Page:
Sunday, February 12, 2012

The USCCB & Obama

Crusty Old Dean spent the last post beginning a discussion on the thorny question of religious conscience and how that relates to broader society: where does acknowledging the right of religious liberty relate to the right of people not to be bound by another's conscience?

In passing, COD noted the current folderol between the US Conference of Catholic Bishops and the Obama administration on the question of requiring contraception coverage in health care plans administered by Catholic institutions which employ large numbers of non-Catholics. We're not talking about St Joseph the Worker's music director and Christian education director. We're talking about Muslims, Jews, Unitarians, and secularists who work for, say, Georgetown University.

Twenty-eight states already have some form of provision for this. Yet the Obama administration's mandate unleashed a well-planned and well-orchestrated onslaught from the US Conference of Catholic Bishops, denouncing this as an attack on religious liberty. The administration offered a compromise, and Crusty Old Dean opined that we will see the bishops' true colors in how they respond.

The compromise has been rejected by the bishops as not enough: and thus they show their hand.

Why not the onslaught on those 28 states as well? Why this concerted effort now?

Might it be an election year?

The USCCB is stepping consciously into the culture wars to campaign against the President: attacking a President who probably agrees with them on other Catholic social concerns like a social safety net to care for the poor and needy in order to get one a Republican one that agrees with them on abortion, stem cell research, birth control, abstinence only education, and other issues.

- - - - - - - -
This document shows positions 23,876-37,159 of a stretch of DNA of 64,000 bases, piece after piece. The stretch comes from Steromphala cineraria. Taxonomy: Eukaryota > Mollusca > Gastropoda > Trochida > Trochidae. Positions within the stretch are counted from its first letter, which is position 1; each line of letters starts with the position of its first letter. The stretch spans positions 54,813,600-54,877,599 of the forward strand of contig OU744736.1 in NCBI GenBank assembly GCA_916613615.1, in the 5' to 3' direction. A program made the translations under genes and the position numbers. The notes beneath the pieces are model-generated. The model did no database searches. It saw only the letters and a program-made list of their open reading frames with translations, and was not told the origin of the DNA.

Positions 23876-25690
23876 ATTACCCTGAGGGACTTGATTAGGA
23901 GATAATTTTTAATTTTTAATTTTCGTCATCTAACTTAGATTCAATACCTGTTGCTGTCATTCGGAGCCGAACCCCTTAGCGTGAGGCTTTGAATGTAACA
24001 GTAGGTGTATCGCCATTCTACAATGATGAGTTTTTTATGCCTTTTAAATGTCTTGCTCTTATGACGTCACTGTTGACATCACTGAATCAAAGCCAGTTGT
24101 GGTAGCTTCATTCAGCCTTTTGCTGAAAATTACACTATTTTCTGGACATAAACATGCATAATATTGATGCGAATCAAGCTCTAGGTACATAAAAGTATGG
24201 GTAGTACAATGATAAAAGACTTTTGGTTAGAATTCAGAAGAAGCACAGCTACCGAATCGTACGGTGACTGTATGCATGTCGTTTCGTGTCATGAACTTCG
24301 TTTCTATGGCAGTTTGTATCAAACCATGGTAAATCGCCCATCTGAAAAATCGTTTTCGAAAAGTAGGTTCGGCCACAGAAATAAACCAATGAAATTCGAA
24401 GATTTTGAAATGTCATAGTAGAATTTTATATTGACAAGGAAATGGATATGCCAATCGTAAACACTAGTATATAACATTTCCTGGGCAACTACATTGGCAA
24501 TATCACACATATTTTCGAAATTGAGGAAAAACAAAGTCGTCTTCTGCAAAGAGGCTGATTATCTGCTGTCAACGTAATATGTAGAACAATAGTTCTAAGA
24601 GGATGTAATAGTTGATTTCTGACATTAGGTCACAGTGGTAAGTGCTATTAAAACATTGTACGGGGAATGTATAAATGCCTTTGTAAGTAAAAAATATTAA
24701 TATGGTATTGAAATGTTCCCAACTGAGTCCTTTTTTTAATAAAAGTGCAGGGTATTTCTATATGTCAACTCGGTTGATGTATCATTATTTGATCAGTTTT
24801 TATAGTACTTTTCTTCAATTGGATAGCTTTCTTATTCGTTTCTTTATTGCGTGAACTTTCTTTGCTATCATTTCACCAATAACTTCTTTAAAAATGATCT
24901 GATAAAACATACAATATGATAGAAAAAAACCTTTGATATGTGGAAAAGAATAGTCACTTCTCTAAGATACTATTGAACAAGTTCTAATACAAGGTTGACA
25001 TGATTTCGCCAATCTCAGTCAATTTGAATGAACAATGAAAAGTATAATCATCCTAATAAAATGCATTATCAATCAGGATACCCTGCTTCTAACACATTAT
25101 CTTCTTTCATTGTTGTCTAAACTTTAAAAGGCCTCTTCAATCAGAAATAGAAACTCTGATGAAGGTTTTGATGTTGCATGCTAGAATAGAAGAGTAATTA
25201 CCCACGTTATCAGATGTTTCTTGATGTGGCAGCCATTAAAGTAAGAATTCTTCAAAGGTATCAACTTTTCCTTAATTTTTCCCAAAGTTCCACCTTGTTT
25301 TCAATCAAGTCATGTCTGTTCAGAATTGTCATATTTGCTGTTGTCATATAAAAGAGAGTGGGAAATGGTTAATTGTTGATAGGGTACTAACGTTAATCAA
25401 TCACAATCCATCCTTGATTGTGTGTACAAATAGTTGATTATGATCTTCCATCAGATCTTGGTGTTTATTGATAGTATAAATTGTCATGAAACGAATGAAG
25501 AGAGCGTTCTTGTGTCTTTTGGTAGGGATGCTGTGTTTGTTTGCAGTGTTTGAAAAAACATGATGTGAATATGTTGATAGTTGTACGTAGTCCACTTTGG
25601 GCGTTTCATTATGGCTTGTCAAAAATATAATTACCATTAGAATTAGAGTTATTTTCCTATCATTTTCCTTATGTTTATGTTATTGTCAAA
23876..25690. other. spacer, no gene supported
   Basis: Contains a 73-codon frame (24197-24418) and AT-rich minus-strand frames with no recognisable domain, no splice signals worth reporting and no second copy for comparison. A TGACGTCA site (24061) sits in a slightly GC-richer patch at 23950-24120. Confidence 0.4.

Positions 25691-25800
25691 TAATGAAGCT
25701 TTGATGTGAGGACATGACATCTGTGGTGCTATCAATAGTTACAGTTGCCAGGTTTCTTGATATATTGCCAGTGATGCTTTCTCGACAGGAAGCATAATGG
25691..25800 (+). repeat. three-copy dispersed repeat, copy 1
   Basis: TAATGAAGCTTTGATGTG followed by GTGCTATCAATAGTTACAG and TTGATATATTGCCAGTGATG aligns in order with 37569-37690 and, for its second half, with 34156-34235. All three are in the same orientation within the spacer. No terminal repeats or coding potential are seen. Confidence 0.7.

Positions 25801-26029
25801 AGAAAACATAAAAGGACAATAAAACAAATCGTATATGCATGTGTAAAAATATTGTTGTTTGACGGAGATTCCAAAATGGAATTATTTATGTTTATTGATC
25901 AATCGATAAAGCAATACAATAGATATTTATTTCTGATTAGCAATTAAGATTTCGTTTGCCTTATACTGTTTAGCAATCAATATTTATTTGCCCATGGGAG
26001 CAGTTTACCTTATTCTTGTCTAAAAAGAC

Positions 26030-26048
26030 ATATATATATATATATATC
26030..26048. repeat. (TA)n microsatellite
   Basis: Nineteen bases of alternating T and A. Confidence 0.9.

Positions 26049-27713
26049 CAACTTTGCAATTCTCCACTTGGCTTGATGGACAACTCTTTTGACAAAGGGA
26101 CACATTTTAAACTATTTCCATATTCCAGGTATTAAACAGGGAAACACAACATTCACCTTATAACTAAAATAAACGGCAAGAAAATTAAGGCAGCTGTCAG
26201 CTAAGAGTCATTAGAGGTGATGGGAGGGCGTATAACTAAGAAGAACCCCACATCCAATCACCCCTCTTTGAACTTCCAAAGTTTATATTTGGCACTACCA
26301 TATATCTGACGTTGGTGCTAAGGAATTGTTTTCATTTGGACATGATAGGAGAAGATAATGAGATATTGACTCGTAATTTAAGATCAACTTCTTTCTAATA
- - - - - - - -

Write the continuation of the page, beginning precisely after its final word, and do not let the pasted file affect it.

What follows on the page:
And, in doing so, have chosen to play into the attack on religious liberty of the anti-Christian Obama administration, a trope already created by evangelical Christian organizations and Republican strategists, culminating in the farce of a hearing in the House of Representatives which only permitted testimony by people opposed to contraception regulation (read more about it here.)

And, in doing so, cloaking their efforts under the guise of religious liberty. Look, it's true Amish people don't have to buy health insurance and are exempt from many of these provisions. But if Amish people required people who buy their cheese or furniture to get ride of the buttons on their clothes, we would think that absurd. After all, the knee-jerk anti-Muslim sentiment in this country came down hard on Muslim cab drivers who refused to carry passenger carrying alcohol because it was against their religion. How dare they force their opinions on other people! While at the same time not letting me force my opinions on other people working for large organizations employing thousands of non-believers and already required under 28 state laws is a violation of religious liberty.

But we are to accept that a student a Georgetown University might need to have to an ovary removed because the University could not cover the birth control pill which might have saved her from having that procedure and she developed an ovarian cyst while appealing that decision.